This year marks the 40th anniversary of the Star Wars franchise. It’s been through a lot of changes, some good and bad. I’ve decided to look at both the original and the Disney versions as a way of showing how much it’s changed, and whether or not the Disney version is good or not. Let’s start where it all began.
George Lucas has been getting a lot of flack since the prequels. Frankly, I think it needs to be toned down. The man was a genius, even if all his ideas didn’t pan out. To me, Star Wars was at its best when it wasn’t the top of the mountain that it is today. That might be its biggest problem: it can’t die no matter what happens.
It’s hard to believe, but Lucas had a lot of trouble getting A New Hope off the ground. His first movie, THX 1138, was a huge flop. (To be honest, I’ve never even seen it.) But one thing helped immensely: American Graffiti. American Graffiti was an unexpected hit. It resonated with audiences both young and old and presented an America people missed. It was a new hope for an America that was still dealing with the aftermath of the Vietnam War. Lucas was good friends with Francis Ford Coppola, who at the time was making Apocalypse Now, the epic commentary on the Vietnam War inspired by Joseph Conrad’s “Heart of Darkness”. He actually wanted Lucas to help out, and Lucas was interested, but he still had visions to turn The Star Wars (which was the working title for A New Hope) into something great. And the popularity of American Graffiti was enough to encourage him to take this chance. But Lucas was also nervous. Star Wars was expensive to make. He needed to film it outside of America for the Tatooine scenes (which were filmed in Tunisia). That, and the effects seemed like they might stop the film from making even enough money to recover from the cost of making the film itself. Lucas was even concerned that he had borrowed too much from Akira Kurosawa’s film The Hidden Fortress and even wanted to buy the rights to it just in case he should ever be accused of plagiarizing it. Eventually, he realized there was no need. It was a homage, not a remake.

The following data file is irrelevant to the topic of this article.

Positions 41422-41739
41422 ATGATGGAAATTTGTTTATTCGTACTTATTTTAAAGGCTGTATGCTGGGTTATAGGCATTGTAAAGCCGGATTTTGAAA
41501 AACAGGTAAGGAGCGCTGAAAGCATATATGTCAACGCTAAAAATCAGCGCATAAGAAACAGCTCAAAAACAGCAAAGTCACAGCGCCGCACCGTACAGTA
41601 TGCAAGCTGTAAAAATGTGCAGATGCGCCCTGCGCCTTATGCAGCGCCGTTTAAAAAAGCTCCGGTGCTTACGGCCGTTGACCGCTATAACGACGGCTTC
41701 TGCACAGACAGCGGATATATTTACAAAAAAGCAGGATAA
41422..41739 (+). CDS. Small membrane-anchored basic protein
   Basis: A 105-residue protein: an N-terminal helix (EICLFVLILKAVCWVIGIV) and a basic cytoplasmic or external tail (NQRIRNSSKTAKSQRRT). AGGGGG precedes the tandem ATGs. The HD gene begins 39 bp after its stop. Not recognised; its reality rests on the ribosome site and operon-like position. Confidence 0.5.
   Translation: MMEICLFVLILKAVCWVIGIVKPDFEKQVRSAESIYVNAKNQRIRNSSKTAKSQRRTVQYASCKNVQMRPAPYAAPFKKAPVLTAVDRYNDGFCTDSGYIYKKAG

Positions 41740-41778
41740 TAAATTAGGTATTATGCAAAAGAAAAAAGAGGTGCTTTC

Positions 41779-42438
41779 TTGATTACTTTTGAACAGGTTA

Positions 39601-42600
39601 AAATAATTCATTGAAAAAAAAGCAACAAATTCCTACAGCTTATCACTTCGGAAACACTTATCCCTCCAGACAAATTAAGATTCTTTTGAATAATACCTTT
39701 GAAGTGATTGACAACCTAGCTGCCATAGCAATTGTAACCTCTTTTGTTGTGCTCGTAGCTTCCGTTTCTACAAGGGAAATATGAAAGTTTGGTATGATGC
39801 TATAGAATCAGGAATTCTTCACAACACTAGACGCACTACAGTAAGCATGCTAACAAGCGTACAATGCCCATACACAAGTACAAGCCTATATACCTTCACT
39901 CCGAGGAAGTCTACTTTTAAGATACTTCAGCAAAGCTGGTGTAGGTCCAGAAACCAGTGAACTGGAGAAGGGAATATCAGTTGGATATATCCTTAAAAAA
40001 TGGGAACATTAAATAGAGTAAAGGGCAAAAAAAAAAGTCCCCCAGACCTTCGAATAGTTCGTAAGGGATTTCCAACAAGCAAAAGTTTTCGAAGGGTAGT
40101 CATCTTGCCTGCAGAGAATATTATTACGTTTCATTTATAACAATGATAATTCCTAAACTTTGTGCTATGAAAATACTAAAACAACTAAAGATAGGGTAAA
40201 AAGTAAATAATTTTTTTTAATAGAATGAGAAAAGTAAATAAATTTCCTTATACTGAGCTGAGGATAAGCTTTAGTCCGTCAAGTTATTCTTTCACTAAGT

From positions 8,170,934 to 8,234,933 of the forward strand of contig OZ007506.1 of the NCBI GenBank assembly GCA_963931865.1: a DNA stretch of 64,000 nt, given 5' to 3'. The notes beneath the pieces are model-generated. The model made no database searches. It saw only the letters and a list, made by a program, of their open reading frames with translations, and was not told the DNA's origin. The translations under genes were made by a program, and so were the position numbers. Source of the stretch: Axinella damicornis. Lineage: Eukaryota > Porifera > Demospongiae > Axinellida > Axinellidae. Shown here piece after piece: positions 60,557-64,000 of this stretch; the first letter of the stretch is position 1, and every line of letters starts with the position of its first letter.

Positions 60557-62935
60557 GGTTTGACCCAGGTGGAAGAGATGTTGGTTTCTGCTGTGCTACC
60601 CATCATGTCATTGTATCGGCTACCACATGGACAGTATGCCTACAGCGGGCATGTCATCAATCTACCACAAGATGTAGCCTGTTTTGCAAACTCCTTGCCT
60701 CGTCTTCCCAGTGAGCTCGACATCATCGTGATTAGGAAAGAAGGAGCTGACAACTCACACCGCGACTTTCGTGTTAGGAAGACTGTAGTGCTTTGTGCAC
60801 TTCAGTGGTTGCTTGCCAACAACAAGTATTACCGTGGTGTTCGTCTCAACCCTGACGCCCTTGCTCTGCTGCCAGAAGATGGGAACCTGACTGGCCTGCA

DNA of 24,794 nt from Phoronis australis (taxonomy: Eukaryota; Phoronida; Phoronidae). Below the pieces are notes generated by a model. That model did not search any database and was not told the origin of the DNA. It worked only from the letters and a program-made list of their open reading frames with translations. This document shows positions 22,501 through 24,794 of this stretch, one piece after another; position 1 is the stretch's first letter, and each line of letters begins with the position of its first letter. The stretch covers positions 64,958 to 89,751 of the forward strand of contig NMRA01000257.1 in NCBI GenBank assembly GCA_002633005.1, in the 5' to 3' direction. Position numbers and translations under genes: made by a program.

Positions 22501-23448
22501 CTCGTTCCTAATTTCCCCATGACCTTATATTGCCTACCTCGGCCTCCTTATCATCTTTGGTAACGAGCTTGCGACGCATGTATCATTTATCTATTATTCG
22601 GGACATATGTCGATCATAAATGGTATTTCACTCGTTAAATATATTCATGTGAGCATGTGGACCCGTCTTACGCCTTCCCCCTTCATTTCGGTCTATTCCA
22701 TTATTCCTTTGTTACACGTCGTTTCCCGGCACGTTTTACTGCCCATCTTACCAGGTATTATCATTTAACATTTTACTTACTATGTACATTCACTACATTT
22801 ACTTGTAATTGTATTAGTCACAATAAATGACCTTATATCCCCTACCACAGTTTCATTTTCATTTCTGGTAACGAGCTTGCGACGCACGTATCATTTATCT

Probably the most controversial thing about A New Hope and its sequels these days is the changes that were made when the film arrived on DVD. Yes, the quality definitely needed improving and the DVD helped with that. But there were also changes made to the story itself. There’s the infamous change to Han Solo’s scene with Greedo where now Greedo actually gets a shot in before Solo, creating the “Han shot first” meme. The originally cut scene with Jabba the Hutt is included, and seems redundant since a lot of what’s said between Han and Jabba is already discussed in Greedo’s scene. Mos Eisley seems busier than it was in the original. There’s a scene where Han is running on the Death Star, and is overwhelmed by Storm Troopers, more than were in the original version. Were these changes needed? Yes and no.
I disagree that the scene with Jabba is unnecessary. Yes, it does repeat what we already know, but it sets things up for both Empire Strikes Back and Return of the Jedi. And truth be told, Lucas already had plans for sequels. Seeing Jabba sets the stage for both sequels. And while Solo seems silly deliberately stepping on Jabba’s tail and calling him “a wonderful human being”, I think it helps define his character. Solo is a scoundrel and while he’s afraid of Jabba, he’s still defiant, and I think him stepping on his tail shows that. He’s like a prisoner still defiantly spitting on the warden. Yes, it’s not a smart move, but it shows he’s defiant to the last.
Making Mos Eisley more populated is also a good move. I’ve always thought that if it’s supposed to be a spaceport, it needs to be lively. Seeing all the bustling activity helps establish that. Sure, the comedy is a bit much, but I like it.
No, I’m not saying all the changes were good. I hate Greedo shooting first as much as everyone else does. But I don’t complain because I don’t see the point. None of these changes ruin the experience for me. The film looks excellent and still blows me away every time I pop it in the DVD player. It’s still just as enjoyable now as it was then. So let’s celebrate the legacy of this epic tale. Next month, I’ll continue with the first Star Wars movie I saw in the theatre, The Empire Strikes Back.